Robert Antelme  

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It was left to literature, such as Primo Levi's If This Is a Man (1947) or Robert Antelme's The Human Race (1947) to describe what poetry, according to Theodor Adorno, could not describe.

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Train wreck at Montparnasse (October 22, 1895) by Studio Lévy and Sons.
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Train wreck at Montparnasse (October 22, 1895) by Studio Lévy and Sons.

Robert Antelme (5 January 1917, Sartène, Corse-du-Sud – 26 October 1990) was a French writer. During the Second World War he was involved in the French Resistance and deported. He wrote L'Espèce humaine (1947) depicting his experiences in the camps.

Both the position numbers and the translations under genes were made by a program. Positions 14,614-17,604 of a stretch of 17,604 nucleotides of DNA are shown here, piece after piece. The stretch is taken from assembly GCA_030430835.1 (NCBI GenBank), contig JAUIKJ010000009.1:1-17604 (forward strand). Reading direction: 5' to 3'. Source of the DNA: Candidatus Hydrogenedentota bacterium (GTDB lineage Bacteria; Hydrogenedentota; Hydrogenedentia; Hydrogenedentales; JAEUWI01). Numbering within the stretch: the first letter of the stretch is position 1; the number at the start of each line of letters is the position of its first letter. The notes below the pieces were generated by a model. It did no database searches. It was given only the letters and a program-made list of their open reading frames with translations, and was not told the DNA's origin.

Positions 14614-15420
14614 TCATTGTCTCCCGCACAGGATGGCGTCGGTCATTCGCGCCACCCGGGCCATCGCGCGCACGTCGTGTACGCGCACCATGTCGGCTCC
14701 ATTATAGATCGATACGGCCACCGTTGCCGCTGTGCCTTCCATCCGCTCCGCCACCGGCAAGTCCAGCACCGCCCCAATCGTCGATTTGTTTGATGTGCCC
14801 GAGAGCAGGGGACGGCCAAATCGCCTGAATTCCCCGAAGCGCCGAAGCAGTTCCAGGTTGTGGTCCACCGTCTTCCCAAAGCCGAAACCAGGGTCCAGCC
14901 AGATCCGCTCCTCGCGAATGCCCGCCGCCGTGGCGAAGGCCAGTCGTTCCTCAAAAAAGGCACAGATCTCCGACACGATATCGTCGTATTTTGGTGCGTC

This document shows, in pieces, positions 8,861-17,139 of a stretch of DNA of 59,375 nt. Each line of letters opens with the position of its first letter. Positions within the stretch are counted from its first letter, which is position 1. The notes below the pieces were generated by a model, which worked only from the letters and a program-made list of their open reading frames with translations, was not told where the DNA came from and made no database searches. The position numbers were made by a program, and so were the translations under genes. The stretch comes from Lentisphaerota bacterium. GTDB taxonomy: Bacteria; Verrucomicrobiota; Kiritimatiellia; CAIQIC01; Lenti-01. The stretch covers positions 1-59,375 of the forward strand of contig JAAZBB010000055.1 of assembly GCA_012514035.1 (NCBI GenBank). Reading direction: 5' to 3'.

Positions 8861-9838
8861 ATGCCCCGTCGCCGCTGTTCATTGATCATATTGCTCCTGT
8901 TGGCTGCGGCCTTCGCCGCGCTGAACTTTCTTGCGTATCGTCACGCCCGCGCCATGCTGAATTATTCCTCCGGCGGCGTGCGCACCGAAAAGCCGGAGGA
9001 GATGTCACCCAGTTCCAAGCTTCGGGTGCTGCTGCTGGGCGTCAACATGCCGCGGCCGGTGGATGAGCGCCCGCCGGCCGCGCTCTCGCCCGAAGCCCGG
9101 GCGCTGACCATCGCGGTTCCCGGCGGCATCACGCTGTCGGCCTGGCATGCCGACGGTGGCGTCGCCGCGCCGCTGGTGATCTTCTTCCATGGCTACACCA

In 1939 he married Marguerite Duras. Their child died at birth in 1942. In the same year, Duras met Dionys Mascolo, who became her lover.

Antelme was arrested and deported on 1 July 1944. He was at Buchenwald, then Gandersheim. After the end of the war François Mitterrand found Antelme in a terrible state while visiting the Dachau concentration camp and organised his return to Paris; Mitterrand later reported that he had almost not heard Antelme's soft-voiced call to him. Marguerite Duras looked after Antelme and wrote La Douleur about his return. She divorced him soon after he regained his health, but they remained friends.




Unless indicated otherwise, the text in this article is either based on Wikipedia article "Robert Antelme" or another language Wikipedia page thereof used under the terms of the GNU Free Documentation License; or on original research by Jahsonic and friends. See Art and Popular Culture's copyright notice.

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